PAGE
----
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28 active trials for Knee Pain Chronic

Can Simplified and More Detailed Instructions Affect Post-Operative Narcotic Consumption

This project intends to investigate whether (1) a patient-maintained opioid diary provides an accurate measure of opioid consumption (morphine equivalents), (2) improved patient educational materials decrease narcotic consumption, and (3) using a pain management counselor provides additional benefits in decreasing narcotic consumption when used in conjunction with improved educational materials. Furthermore, the investigators would like to investigate the effect of the patient-maintained diaries, the improved educational materials, and the pain management counselor on pain levels, nausea, sleep quality, and patient satisfaction. All patients undergoing orthopedic surgery at Brigham and Women's Faulkner Hospital and choose to participate will be assigned to a treatment group based on which arm of the study is being tested at the time; (the treatment arms are sequential). Members of Group 1 (control group) will receive the current standardized institutional discharge care for orthopedic surgery and an added tracking diary. Members of Group 2 (experimental group 1) will receive more detailed educational materials regarding postoperative pain management - including instructions to how to taper their narcotic usage - as well as a tracking diary. Members of Group 3 (experimental group 2) will receive not only the educational materials of Group 2, but also weekly phone calls from a clinical patient educator to remind them of proper use of the diary and narcotic tapering.

Start: June 2021
Molecular Pathways Involved in Knee Pain

Knee osteoarthritis (OA) is the most common form of arthritis and the most common cause of knee pain in the world. The rate of knee arthritis is as high as that of cardiac disease and is the most common problem in individuals over the age of 65. Central Sensitization (CS) is a marker of widespread pain sensitivity that can occur throughout the central nervous system distribution, leading to changes in the spinal cord as well as in the brain. The presence of CS increases the complexity of the clinical picture and can negatively affect treatment outcomes. CS is present in >20% of patients suffering from knee OA indicating that in the majority of individuals suffering with painful knee OA, knee pain should be related to molecular changes in the joint. CS might be also associated with discrete synovial fluid proteomic signatures due to the generation by the joint of chemical mediators (e.g. nerve growth factor) that drive CS, or CS might moderate the relationship between synovial fluid proteomic signatures and symptoms due to alterations in pain processing. The aim of this study is to explore the potential molecular links between pain and structure on knee pain using synovial fluid proteomics. A secondary purpose is to explore the association of knee pain with biomarkers of stress, metabolism and dietary habits. In a single session, ultrasound-guided synovial fluid, blood urine and saliva extraction, clinical assessment, completion of a questionnaire booklet and knee x-rays will be conducted. The clinical assessment will measure three features of central sensitisation (sensitivity to blunt pressure on the most painful knee, changes in pain felt during repeated light pricking of the knee skin, and reduction in pain that accompanies inflation of a blood pressure cuff on the non-dominant arm), features of leg strength (dynamometer, time up-and-go test) and features of balance (sway). Participant involvement at each session is expected to last less than 3 hours. Individuals over 45 having complaints of knee pain for 3-6 months are eligible to participate. The clinical assessments, questionnaire completion and subsequent statistical analysis are expected to be completed within 18 months of study commencement. The findings can provide more insight into the traits of knee pain, allow the examination of possible correlations to each other, and highlight potential detrimental effects of them on knee joint health.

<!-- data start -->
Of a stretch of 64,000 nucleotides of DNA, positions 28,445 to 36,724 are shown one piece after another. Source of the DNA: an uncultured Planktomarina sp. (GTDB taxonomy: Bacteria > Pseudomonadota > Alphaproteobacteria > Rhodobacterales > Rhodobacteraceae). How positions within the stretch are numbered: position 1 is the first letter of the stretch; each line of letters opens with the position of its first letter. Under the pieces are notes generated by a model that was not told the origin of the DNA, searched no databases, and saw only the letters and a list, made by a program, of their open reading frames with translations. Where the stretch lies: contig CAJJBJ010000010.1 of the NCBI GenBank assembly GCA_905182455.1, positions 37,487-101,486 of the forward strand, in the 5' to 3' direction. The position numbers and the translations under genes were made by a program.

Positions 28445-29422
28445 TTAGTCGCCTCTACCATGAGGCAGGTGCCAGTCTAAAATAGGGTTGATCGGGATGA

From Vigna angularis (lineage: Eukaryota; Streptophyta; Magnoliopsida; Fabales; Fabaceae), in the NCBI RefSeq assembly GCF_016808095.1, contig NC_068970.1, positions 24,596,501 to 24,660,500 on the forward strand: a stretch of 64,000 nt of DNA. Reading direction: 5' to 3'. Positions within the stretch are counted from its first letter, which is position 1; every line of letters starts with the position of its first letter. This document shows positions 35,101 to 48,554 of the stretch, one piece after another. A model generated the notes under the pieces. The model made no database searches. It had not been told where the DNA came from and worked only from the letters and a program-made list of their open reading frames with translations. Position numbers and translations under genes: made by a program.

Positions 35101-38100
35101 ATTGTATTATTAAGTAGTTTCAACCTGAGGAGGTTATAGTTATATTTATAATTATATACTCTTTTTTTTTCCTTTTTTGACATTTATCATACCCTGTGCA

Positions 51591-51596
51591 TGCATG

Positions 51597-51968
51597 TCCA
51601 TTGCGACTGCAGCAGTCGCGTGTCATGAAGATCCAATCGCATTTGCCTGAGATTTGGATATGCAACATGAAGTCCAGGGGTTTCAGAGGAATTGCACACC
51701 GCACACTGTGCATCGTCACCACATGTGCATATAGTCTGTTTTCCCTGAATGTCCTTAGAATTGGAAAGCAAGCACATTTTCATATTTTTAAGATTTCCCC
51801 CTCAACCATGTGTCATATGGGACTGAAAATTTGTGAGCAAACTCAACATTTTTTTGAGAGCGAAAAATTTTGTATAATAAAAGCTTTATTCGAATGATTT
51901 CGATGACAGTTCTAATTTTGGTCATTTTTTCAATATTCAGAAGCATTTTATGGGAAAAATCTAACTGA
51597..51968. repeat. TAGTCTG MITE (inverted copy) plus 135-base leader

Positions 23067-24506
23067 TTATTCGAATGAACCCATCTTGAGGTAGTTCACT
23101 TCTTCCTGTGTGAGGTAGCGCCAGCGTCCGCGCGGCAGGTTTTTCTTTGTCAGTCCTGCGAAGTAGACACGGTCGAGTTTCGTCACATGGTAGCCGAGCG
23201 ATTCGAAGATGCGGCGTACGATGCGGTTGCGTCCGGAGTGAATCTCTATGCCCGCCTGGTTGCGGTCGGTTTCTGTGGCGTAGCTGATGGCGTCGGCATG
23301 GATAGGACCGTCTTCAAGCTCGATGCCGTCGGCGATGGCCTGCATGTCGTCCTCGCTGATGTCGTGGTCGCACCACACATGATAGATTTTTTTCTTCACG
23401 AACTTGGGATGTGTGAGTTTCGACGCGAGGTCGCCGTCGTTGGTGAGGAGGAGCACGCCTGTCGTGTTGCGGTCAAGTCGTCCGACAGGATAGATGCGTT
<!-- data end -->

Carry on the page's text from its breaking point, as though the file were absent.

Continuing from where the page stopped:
Start: November 2020